Sales of the five business centres owned by Sudanese businessperson, Hashem Abul Fadel, have fallen by about 40 per cent following the political instability in Sudan. He and fellow business owners fear that continued political uncertainty will lead to the collapse of his country’s economy.
Sudan has endured significant tensions since 6 April, the date of the start of a sit-in outside the headquarters of the General Command of the Armed Forces demanding the overthrow of former President Omar Al-Bashir. The Sudanese Army overthrew Al-Bashir on 11 April, and the Military Council has since taken power. However, the demonstrators’ protest continued to demand the handing over of power to civilians before it was forcibly dispersed on 3 June, killing dozens of people.
After intense meditation from the African Union and Ethiopia, army leaders and forces of the protest signed with initials a power-sharing agreement on Wednesday. However, the continued instability since last December has harmed the country’s economy.
“Overall sales have fallen from 20 to 25 per cent and up to 40 per cent in specific sectors of my business activity,” Abul Fadel told AFP at his office in Khartoum.
Abul Fadel owns five commercial centres in the capital with investments of up to $ 1 million. Most of his activities are based on imports. He has finally resorted to purchasing less expensive goods or stopping investment in non-essential goods.
“Import volume has generally declined, and a large number of traders have stopped importing,” Abul Fadel stressed.
He pointed out that amid the absence of a government, “which declares its economic policy, as an investor, I cannot decide the current state of uncertainty.”
Businessperson Mohammad Hussein Madwi, who owns agricultural and manufacturing firms specialised in the distribution of paper and plastic, agrees with Abul Fadel. “Due to weak turnout and depreciation of the Sudanese pound, the import rate has been reduced by between 20 and 30 per cent,” Madwi said, adding that the movement has “almost stopped.”
The Sudanese pound has lost about 70 per cent of its value since the end of 2018 on the black market. Inflation rates reached 47.78 per cent in June, from 73 per cent in December, according to the Central Bureau of Statistics.
“I cannot buy it because there is no liquidity. I do not know for how long we will be able to live like this,” said Hanadi Mohammad – a mother of seven children – while shopping at the centre of Abul Fadel in northern Khartoum.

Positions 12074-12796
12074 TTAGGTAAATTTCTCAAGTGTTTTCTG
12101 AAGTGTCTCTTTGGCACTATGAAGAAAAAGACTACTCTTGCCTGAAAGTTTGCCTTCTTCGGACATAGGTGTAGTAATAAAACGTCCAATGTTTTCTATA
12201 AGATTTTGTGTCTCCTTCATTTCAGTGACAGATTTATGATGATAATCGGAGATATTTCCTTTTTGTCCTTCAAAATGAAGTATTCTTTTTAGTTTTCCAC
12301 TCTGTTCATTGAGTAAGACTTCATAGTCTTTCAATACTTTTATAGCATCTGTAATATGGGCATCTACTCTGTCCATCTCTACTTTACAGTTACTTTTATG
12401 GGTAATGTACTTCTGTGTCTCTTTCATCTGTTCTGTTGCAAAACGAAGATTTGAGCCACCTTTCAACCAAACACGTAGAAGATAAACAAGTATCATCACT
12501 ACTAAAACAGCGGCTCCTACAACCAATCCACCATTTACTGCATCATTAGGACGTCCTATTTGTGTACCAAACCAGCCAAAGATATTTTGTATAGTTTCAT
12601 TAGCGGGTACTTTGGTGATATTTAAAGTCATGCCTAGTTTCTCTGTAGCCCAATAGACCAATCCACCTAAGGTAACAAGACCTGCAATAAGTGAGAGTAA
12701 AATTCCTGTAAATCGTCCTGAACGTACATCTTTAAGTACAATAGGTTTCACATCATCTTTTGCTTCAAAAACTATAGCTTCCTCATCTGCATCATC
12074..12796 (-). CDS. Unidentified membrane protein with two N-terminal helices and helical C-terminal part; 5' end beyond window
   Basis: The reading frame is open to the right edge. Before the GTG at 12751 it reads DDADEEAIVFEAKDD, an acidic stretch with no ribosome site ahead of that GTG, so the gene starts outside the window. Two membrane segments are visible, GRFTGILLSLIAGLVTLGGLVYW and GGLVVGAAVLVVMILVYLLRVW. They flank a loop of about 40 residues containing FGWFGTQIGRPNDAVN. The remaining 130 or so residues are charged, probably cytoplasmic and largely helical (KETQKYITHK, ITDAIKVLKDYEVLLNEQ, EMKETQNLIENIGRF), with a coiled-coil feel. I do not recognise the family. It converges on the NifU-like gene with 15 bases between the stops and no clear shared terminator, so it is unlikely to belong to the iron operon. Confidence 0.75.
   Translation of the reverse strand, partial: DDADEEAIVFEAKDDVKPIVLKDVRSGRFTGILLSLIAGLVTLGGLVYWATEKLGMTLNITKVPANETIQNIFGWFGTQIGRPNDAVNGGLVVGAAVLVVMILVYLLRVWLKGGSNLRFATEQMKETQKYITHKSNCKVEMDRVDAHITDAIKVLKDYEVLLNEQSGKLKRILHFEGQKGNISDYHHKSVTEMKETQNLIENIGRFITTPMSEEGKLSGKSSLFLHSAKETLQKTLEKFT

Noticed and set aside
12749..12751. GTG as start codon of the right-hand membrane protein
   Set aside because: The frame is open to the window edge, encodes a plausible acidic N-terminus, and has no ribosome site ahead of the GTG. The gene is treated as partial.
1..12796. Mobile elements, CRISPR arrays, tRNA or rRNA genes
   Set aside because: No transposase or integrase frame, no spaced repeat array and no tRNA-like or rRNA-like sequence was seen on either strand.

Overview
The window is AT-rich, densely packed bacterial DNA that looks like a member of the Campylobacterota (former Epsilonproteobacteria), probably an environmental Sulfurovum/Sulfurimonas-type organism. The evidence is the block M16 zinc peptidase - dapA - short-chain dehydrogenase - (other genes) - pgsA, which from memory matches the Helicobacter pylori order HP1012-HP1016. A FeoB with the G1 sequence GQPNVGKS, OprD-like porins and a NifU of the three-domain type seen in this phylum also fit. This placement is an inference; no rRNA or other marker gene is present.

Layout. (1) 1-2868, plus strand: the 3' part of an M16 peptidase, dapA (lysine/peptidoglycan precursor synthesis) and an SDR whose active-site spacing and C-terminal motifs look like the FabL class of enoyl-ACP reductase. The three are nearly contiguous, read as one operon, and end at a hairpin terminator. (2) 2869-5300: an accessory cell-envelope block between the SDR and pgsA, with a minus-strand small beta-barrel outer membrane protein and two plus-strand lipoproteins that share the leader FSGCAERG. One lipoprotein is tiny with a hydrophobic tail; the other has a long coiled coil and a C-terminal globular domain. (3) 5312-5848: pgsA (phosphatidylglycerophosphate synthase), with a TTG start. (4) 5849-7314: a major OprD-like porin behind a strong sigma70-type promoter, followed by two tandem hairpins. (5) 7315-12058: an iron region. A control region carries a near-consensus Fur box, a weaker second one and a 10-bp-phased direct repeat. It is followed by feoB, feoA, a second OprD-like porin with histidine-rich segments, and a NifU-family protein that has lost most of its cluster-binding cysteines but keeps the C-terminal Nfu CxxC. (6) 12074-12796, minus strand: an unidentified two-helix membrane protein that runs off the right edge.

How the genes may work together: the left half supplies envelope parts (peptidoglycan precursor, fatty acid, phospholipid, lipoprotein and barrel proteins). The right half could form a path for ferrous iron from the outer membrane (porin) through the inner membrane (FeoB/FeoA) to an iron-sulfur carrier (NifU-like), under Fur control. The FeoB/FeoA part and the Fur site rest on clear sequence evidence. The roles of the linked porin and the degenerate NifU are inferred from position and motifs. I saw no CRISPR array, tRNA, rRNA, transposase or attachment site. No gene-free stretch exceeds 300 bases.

Despite the return to normal life in Khartoum and the reopening of shops, there is a decline in demand and weak purchase and selling movements in the markets.
“Prices have tripled since the end of 2018. We only go to shops that announce discounts, but our purchasing power is fragile,” said Emad Babiker, a family breadwinner, while pushing an empty shopping cart in front of him.
Protests mainly erupted in Sudan against the three-time increase in bread prices, before they quickly turned into a protest movement against Al-Bashir.
“The trade movement has been operating at a minimum since January,” said prominent economic journalist Khalid Tijani, pointing out that there are still operating sectors, “such as electricity, fuel and foodstuffs. However, if the current situation continues, even these things will not be available.”
“The economy has been witnessing a state of uncertainty because of the absence of an authority that takes care of it,” Tijani continued.
The Army and the protest leaders will continue negotiations to reach an agreement on a document that forms the constitutional framework.
US sanctions imposed on Khartoum since 30 years ago have weakened the already fragile economy.
For his part, Madwi expressed concern about “the collapse of the Sudanese pound and the doubling of inflation if the current stalemate continues.”
The amount of the current foreign exchange reserves in Sudan is not known. Sudan’s economy, which has been relying on imports and suffering from a trade deficit for years, is depleting this reserve. Also, foreign debts have accumulated to more than $ 55 billion.
In April, Saudi Arabia and the United Arab Emirates announced a three-billion-dollar financial aid package for Khartoum. This included $ 500 million for the Central Bank to strengthen its financial position, with the remainder to be spent in the form of foodstuffs, medicines and oil products.
Agriculture is a critical sector in the Sudanese economy and a significant source of income for the majority of its 40 million population. The current crisis has affected agriculture, as it has been impossible to import agricultural materials, including fertilisers and pesticides.
On Sunday, Saudi Arabia and the UAE have sent more than 50,000 tons of agricultural nutrients and farmers’ needs to save Sudan’s agrarian season, according to the Saudi Press Agency.
Faisal Mohammed, an importer of agricultural materials, said that “the volume of all imports has declined due to the unavailability of foreign currencies. Even in case of their availability, we are hindered with the decline of the value of the Sudanese pound, leading to the increase of products’ prices and the reluctance of buyers, which negatively affects the agricultural process.”
Sudanese businesspersons and investors have expressed their hope that reaching a political agreement will end the state of economic uncertainty.
“The political agreement between the Military Council and the (coalition) of Forces of Freedom and Change is the only way out of the current economic situation,” clarified Abul Fadel.
For his part, Madwi hopes for the completion of the “political agreement to avoid the scenario of economic collapse.”